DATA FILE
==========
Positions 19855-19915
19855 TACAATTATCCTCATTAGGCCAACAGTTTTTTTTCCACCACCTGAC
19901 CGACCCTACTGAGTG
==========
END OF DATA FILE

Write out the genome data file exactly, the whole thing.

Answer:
Positions 19855-19915
19855 TACAATTATCCTCATTAGGCCAACAGTTTTTTTTCCACCACCTGAC
19901 CGACCCTACTGAGTG